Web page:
I think you should try and expand on how gxragenvertrag can deliver parcel better and what pints do garagenveertrag agree with. Where is the impossible targets? Some of us are still very much underutilised and some office are not efficient in terms of staffing, resource allocation, duplication of tasks, misappropriation of all sorts and poor management We are a Letter and Parcel company that is partly privatised and still benefit from some sort of monopoly and our size and network. Without the letter aspect of our jobs, we would be Parcel Force; and you can just about see how well that is going.
We just manage to cover our overheads and the very good terms and conditions for the employees because of the letter side of things.
RM is at the moment a compromise and we employees and the general public through USO are the primary beneficiary of that compromise. Anything else will result in more efficiency drive and cost cutting – and who is going to be the loser out that: I would agree with the title if not the content of this blog particularly in the key parcel streams.
What garagenverteag to disappoint gaeagenvertrag with RM is that they have at their disposal garaenvertrag of the most skilled postal workers in the country the vast majority of whom are highly committed individuals who genuinely garagenvertraag about customer service.
Add to this a senior managerial team who are more obsessed with cost garageenvertrag than developing new products and services and you have the answer to many of the problems currently faced by the business. There is money available as anyone who works in a unit where WCM is active will testify but these funds are being misdirected year after year with managers garagenverttag many levels failing to prioritise their budgets effectively. What the organisation needs is leaders who are connected with the workforce and aware of the issues faced on a day to day basis, at the moment there are far too many senior staff members who are totally detached from the real world of processing mail.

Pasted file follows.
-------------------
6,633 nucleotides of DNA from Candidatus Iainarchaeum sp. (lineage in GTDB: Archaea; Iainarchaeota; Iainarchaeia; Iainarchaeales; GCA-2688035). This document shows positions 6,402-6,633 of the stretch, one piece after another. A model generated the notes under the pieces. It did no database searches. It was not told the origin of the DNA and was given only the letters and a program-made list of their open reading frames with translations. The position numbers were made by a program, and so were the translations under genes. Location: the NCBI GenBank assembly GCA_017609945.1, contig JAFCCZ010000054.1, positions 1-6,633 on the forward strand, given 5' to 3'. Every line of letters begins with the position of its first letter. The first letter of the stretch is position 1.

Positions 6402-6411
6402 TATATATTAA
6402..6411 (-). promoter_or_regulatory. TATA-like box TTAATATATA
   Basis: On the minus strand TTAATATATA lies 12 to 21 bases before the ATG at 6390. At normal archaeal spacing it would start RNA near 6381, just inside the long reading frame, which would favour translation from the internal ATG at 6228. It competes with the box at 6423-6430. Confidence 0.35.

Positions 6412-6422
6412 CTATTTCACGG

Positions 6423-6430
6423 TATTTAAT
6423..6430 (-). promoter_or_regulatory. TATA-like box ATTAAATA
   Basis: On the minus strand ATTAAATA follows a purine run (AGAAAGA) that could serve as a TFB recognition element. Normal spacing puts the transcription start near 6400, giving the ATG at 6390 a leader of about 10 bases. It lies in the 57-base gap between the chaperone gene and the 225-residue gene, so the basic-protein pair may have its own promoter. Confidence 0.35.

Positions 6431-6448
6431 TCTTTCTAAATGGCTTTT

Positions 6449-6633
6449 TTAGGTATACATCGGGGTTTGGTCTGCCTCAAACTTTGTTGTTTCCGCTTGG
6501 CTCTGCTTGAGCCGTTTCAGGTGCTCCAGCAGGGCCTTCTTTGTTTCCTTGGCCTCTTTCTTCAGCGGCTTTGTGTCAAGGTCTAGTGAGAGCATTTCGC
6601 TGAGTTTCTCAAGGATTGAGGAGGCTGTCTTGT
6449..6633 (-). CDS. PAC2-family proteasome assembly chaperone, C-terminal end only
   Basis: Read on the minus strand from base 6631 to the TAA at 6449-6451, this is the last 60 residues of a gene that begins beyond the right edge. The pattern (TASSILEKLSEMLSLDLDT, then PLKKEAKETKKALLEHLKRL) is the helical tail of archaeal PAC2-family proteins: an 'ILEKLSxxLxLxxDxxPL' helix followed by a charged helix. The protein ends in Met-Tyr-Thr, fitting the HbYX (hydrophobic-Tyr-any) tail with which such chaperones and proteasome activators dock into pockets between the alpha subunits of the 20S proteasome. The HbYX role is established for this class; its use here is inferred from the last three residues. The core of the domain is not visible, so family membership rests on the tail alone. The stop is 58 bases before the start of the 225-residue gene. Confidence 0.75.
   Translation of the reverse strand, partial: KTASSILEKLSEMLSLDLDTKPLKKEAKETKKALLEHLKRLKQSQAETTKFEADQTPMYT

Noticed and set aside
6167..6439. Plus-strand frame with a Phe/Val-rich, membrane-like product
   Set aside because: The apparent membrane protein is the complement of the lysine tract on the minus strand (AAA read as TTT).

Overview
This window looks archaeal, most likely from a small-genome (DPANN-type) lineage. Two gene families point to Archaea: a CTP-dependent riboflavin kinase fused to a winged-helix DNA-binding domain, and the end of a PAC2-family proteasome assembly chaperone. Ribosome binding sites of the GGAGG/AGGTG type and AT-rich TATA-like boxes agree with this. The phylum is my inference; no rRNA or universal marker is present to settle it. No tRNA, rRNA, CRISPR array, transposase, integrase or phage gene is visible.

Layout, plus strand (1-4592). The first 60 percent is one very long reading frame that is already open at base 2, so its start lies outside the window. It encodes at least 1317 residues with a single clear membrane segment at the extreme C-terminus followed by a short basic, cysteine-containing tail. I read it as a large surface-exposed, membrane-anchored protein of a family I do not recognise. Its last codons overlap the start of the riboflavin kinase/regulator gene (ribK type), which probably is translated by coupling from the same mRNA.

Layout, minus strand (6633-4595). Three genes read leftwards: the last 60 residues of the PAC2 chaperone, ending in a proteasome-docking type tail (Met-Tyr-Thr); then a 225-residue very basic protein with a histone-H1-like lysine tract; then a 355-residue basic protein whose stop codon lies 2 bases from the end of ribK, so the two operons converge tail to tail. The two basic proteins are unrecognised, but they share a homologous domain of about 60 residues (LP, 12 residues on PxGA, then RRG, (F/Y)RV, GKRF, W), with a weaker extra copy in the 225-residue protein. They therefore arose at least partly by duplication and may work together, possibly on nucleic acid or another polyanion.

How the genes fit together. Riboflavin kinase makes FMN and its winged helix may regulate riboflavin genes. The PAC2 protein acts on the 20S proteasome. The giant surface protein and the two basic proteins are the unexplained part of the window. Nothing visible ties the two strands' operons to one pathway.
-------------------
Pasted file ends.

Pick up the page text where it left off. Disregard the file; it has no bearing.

Unions have an important part to play and IMO the CWU needs to shoulder a proportion of the blame for the stagnation of the business in terms of innovation Last edited by Budfrog on Sat Jan 17, 9: I think this blogger has missed the fact that we are still one of the top companies in the doorstep delivery business, parcels and post, occasional survey after occasional survey confirms that.
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I suppose you will never keep everyone happy, all of the time. We can do better, but we could be doing an awful lot worse. I agree that we do need to innovate more, where I work in a town office in the north of Wales the main emphasis appears to be on cutting costs to fit in with inevitable decline rather than generating more business. Cutting cost is essential for any profit making organisation as long as it is not at the detriment of good service or products. We posties should be careful what we wish for when we talk about innovation and new products.
For example, the use of drop boxes and click and collect will lead to a reduction in parcels that come to RM. The retailers and the likes of Amazon will just transport the items straight to the drop venues. Another one is having far better PDA and software to go with it; that will eventually lead to more monitoring and requirement for more efficiency – less hiding places for some posties. More technology will eventually get rid of most Mail Centres